Peter Burian tests this improved lens, one of the very best available in the “fast” telephoto zoom category
The preferred “workhorse” among many professional photographers since 2003, Nikon’s AF-S 70-200mm f/2.8G ED VR model was also my favorite lens in the Nikkor series. It was just about perfect in all aspects, except for some slight corner softness at wide apertures with a full-frame digital SLR. Some reviews also mentioned less than ideal flare control, but frankly, that was nit-picking. In any event, Nikon has replaced that earlier model with a new VR II-designated version boasting a superior optical design, more effective VR stabilizer plus some other benefits.
Nikon’s latest 70-200mm f/2.8 lens is pricey, but it’s a professional-caliber product in all aspects, including the latest optical design, an incredibly effective autofocus system, and unusually rugged build quality. (Nikon D300s; ISO 400; f/7.1; at the Great Northern Concrete Toboggan Race, Milton, ON). © 2010 Peter K. Burian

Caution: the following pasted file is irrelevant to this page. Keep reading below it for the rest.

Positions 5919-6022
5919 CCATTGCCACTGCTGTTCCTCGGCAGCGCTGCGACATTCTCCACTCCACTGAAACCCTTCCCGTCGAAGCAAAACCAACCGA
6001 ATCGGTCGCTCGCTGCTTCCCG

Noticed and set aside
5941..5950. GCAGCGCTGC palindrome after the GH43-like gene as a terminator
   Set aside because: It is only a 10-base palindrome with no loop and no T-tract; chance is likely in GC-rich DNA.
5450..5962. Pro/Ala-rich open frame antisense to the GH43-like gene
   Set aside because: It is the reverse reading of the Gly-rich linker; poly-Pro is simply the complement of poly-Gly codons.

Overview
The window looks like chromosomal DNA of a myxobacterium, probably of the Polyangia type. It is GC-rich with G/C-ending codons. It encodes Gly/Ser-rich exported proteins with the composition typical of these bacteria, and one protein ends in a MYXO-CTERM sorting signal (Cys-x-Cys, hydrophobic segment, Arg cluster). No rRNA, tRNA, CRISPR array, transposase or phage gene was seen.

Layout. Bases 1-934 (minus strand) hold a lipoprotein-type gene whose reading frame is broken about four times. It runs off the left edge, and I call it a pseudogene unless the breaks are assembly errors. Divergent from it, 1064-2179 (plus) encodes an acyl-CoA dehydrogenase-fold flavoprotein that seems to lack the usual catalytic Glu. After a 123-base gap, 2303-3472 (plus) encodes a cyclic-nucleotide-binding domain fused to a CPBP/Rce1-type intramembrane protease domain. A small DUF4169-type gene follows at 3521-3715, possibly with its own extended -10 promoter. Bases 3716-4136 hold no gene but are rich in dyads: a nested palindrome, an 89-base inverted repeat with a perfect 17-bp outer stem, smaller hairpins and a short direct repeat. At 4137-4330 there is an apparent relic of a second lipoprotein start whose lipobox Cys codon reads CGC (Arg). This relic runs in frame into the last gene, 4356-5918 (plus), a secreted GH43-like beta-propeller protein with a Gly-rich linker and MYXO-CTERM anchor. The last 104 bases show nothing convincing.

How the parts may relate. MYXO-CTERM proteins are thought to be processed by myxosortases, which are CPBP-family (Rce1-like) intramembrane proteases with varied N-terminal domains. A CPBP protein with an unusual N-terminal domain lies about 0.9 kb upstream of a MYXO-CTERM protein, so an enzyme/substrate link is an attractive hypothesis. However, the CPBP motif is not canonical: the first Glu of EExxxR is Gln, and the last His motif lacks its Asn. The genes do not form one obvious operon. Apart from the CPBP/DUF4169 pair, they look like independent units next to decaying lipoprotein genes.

An f/2.8 lens is desirable for several reasons. The very wide maximum aperture allows for faster shutter speeds than the more typical f/4.5-5.6 zooms. That’s valuable in low light or action photography, allowing us to use lower ISO levels for superior image quality. A maximum aperture of f/2.8 also allows more light to reach the AF sensor for faster autofocus. And AF is maintained even when a 1.4x or 2x teleconverter is used. Granted, this 70-200mm f/2.8 lens is very large and heavy, but it’s built to tolerate pro-level abuse and it’s also dust- and moisture-resistant. [Read more...]